Stubborn locks:  Dip key into machine oil or graphite to loosen up a lock.

 This is probably my favorite:

Let none escape, but try them all,

To boil or fry or bake.

We’ll warrant they are just as good

As Mother used to make!

 

Do you love old cookbooks?  If so, do you use many of the recipes?

To two lucky winners who leave a comment, I will give away an eBook of Out of a Texas Night.

   BOOKBUB Link 

 

 

 

 

 

 

 

 

Updated: August 13, 2018 — 7:14 pm

Laura Drake Has a Winner!

 

Deepest thanks, Miss Laura, for entertaining us this weekend!

My biggest regret is not having enough time to read.

Sooooo, it’s time for the drawing……………….

Winner gets both of these print books and that winner is…….

ELLIE

Woo-Hoo! I’m tickled pink for you, Ellie. Miss Laura will contact you.

                                                   

 

Updated: August 5, 2018 — 10:26 am

Linda Broday Has Winners!

Thank you all for coming Tuesday to talk about ranch names. I loved it!

Because I loved it so much, I’m adding another book to the drawing.

So………Here you go………..

CHRISTI LUCAS

SALLY SCHMIDT

Congratulations, ladies! I’ll contact you for your preference of print or ebook.

Or you can email me at linda (at) lindabroday (dot) com.

 

Updated: August 4, 2018 — 10:09 am

When Good People Make Bad Mistakes by Laura Drake

 

‘Ordinary women at the edge of extraordinary change’

Appreciate your mistakes for what they are: precious life lessons that can only be learned the hard way. Unless it’s a fatal mistake, which, at least, others can learn from.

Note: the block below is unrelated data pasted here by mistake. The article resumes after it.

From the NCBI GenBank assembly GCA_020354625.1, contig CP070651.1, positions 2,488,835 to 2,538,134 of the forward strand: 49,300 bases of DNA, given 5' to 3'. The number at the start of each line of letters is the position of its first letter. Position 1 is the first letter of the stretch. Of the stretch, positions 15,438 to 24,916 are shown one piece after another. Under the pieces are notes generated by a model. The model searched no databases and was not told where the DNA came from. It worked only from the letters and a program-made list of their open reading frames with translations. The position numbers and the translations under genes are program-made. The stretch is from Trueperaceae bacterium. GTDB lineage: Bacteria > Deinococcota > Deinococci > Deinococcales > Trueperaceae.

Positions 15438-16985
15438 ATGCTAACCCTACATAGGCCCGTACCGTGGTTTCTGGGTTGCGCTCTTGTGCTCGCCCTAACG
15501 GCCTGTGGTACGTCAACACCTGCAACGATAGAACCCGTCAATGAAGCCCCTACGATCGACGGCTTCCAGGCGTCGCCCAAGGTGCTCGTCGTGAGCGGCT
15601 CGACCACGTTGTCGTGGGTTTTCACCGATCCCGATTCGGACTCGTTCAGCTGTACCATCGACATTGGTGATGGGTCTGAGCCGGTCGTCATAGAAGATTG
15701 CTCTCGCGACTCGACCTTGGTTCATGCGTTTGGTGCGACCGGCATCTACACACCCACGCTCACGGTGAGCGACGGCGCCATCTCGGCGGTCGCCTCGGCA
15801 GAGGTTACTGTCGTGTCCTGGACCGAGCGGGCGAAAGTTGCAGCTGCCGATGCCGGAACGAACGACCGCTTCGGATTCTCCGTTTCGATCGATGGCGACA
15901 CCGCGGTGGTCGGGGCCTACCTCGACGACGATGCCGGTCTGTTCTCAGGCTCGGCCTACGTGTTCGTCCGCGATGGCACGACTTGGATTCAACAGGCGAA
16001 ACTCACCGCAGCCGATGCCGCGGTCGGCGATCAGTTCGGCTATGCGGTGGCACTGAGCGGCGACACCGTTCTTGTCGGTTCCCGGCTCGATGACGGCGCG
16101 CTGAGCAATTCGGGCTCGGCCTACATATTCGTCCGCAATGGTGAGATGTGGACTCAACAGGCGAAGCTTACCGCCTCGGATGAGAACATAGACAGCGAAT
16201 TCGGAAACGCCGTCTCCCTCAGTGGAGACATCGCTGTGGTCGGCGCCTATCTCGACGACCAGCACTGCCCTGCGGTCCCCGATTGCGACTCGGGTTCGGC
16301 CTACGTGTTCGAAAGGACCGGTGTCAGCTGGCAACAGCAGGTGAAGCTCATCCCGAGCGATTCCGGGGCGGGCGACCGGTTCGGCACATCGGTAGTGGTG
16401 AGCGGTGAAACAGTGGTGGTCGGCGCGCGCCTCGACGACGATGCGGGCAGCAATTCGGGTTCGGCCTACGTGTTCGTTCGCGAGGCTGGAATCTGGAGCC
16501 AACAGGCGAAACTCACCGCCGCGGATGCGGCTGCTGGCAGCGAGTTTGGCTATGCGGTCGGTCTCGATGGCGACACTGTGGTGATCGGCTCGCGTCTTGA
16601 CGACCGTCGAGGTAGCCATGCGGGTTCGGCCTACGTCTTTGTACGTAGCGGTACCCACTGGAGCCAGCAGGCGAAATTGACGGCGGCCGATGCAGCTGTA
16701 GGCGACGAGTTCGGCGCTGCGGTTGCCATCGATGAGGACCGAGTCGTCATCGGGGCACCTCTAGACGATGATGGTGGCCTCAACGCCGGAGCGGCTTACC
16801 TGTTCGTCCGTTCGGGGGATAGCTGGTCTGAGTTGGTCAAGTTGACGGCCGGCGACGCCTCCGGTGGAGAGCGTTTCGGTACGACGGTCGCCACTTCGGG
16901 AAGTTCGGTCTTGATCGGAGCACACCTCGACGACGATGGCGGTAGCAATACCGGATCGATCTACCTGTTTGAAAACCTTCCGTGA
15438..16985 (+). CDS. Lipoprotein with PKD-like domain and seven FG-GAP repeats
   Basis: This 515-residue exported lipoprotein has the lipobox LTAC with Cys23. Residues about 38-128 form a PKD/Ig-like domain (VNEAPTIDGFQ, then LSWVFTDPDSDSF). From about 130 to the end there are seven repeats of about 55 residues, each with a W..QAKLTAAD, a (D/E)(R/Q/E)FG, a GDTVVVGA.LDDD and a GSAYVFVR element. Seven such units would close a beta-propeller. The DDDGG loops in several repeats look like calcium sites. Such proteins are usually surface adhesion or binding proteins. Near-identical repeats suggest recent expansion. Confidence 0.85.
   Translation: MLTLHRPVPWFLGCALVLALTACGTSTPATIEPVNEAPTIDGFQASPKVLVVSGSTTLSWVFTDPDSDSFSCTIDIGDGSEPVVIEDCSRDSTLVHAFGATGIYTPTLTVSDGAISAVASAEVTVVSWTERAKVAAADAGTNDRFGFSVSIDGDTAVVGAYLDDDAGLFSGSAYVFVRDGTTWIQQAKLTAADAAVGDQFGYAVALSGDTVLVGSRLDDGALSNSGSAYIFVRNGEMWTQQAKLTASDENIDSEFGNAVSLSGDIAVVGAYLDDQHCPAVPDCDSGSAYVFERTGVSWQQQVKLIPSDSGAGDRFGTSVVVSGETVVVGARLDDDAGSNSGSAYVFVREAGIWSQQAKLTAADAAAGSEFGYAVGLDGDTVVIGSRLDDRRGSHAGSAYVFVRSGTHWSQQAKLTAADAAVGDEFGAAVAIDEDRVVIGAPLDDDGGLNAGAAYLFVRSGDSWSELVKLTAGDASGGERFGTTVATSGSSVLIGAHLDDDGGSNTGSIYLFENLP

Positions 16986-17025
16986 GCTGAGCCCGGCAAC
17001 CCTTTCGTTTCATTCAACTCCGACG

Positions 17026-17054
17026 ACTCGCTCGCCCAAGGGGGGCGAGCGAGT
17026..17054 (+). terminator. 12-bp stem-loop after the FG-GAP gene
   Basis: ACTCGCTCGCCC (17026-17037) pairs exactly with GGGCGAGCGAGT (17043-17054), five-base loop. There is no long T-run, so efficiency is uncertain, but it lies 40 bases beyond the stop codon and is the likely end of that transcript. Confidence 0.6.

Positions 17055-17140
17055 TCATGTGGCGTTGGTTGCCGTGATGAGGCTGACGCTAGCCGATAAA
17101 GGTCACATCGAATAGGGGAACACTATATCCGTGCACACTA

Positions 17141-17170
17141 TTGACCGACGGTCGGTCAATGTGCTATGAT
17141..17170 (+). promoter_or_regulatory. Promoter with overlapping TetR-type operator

– Al Franken

I’m fascinated by what makes good people make horrible decisions. I mean, we’re all doing the best we can, given what we know at the time, right? I explore this theme in a lot of my books, but never more than in my December release, The Last True Cowboy.

Carly Beauchamp has loved cowboy Austin Davis since first grade. Ask anyone in their dusty, backwater New Mexico town of Unforgiven, and they’ll say, “Carly and Austin” the way some say, “big trucks and country boys.” But after years of waiting for a wedding ring, Carly’s done with being a rodeo widow. She dumps Austin (again), but after a month she’s a pressure cooker, ready to blow. She heads to Albuquerque, where she’s not half of the C&A franchise. No heartbroken, “poor Carly.” Just an anonymous chick in a generic country bar. There she meets a man with ice blue eyes in biker leathers. They have nothing in common—except heartbreak. They pour out their pain while pouring the booze.

Horror hits when Carly wakes alone, but vaguely remembers she didn’t go to sleep that way. She calls around, to find that her mystery man never existed. He lied. About his name, his job . . . everything. She takes a morning after pill and goes home, determined to put this huge mistake in the rear view mirror. And she manages—more or less—until the doctor confirms her pregnancy.